Sudan: Helping prison authorities keep COVID-19 at bay
Social distancing is impossible in packed cells, water stations may be inadequate to address the need for frequent hand washing, and hygiene items such as soap and sanitizers require funds that may or may not be available. In short, the burden being put on prison authorities to ensure that detainees and prison staff stay safe and well is huge.
It is for this reason that the ICRC – with its long experience of visiting detention facilities across the world to ensure adequate conditions and treatment of detainees – has mobilized its teams of health, water and protection staff in countries across Africa, to support detention authorities put in place emergency measures to help prevent COVID-19 entering prisons and health facilities.
In Sudan, the ICRC is working closely with the Ministry of Interior's Prison and Reform Directorate to do the same.
If we want to help the most vulnerable in society, in ICRC that means we engage in prisons where the setting of collective confinement makes the inmates, and the prison staff, especially vulnerable. I am very pleased that the Prison and Reform Directorate immediately accepted our offer of support and that we are working together.
In recent days, a team from the delegation's water and habitat, protection and health departments installed 83 washing stands in ten prisons identified by the Directorate as being the most in need. The team also distributed more than 10,700 bars of soap to inmates and prison staff, provided 300 posters with illustrations and advice about the measures to adopt to keep safe, and shared hygiene awareness messages for broadcasting over prison public address systems.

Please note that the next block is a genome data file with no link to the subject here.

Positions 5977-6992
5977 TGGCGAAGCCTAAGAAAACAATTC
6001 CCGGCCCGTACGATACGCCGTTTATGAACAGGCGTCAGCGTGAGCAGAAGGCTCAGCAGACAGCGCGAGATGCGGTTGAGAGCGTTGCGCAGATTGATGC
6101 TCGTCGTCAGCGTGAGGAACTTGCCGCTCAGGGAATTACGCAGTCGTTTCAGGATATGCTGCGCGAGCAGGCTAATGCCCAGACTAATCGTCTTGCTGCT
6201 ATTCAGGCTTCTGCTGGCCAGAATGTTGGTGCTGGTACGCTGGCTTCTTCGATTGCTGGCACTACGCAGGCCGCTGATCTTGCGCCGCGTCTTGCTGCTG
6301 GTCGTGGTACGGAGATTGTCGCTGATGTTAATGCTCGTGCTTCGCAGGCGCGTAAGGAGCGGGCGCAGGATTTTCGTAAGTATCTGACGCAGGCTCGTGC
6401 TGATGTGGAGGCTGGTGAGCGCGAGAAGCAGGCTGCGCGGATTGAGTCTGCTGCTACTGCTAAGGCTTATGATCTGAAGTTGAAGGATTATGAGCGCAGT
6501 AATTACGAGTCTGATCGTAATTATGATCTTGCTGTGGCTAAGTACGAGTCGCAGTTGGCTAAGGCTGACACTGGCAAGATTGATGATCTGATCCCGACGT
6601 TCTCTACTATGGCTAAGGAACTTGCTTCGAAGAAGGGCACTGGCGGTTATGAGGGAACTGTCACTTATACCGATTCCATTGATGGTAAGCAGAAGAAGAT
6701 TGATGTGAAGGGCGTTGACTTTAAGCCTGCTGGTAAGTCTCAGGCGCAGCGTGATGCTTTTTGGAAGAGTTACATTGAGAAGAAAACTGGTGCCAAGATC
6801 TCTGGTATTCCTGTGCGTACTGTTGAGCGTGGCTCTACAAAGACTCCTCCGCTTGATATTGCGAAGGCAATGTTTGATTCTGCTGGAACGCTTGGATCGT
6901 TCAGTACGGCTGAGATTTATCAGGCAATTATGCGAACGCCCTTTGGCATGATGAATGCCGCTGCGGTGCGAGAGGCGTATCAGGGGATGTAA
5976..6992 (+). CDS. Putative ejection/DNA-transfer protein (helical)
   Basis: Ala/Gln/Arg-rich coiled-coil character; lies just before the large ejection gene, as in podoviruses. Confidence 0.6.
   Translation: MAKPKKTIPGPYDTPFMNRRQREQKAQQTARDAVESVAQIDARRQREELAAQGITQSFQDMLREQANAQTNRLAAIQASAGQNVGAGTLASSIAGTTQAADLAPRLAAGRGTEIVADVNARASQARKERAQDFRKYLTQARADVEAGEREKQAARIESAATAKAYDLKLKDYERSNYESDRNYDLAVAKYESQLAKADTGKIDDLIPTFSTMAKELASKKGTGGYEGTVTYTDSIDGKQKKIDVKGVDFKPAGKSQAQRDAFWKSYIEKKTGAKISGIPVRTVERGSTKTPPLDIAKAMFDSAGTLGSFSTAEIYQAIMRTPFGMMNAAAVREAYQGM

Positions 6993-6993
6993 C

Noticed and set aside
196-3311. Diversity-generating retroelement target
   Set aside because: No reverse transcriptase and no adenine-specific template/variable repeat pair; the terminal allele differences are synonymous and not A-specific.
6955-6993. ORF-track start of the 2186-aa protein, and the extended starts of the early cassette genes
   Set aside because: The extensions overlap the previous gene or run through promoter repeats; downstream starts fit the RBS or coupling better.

Seventeen prison health officers participated in a three-day training of trainers (ToT) in Khartoum, organized by the ICRC's health department and the Prison and Reform Directorate. A team of two MSF medical staff led the training which focused on infection prevention and control measures, screening, triage, and patient flow. The participants will now train other health staff in their respective detention facilities.
The scale of the COVID-19 crisis globally is unprecedented and we need solidarity to tackle this pandemic. It is more important than ever to have a close collaboration amongst all actors who are trying to help, in order to strengthen our efforts to keep healthcare systems running and to minimize as much as possible the impact of the crisis.
Theoretical knowledge and practical skills about safe behavior are essential, but so, too, is having the right clothing. As a follow up to the training, the ICRC will provide gloves, masks and other personal protective equipment for prison staff in 11 places of detention in agreement with the Prison Directorate.
For as long as the COVID-19 crisis lasts, detainees will be one of the communities most at risk, and the ICRC remains committed to continue, and expand, its support to prison authorities. In Sudan this includes not only replenishing the stocks and supplies already distributed but could also involve helping detainees and their relatives keep in touch by phone through the ICRC's 'Restoring Family Links' programme while family visits are curtailed. And the delegation's engineers stand ready to carry out modest, ad-hoc rehabilitation projects to improve prison water and sanitation facilities, depending on available resources and the feasibility of procuring materials during the current lockdown in Khartoum.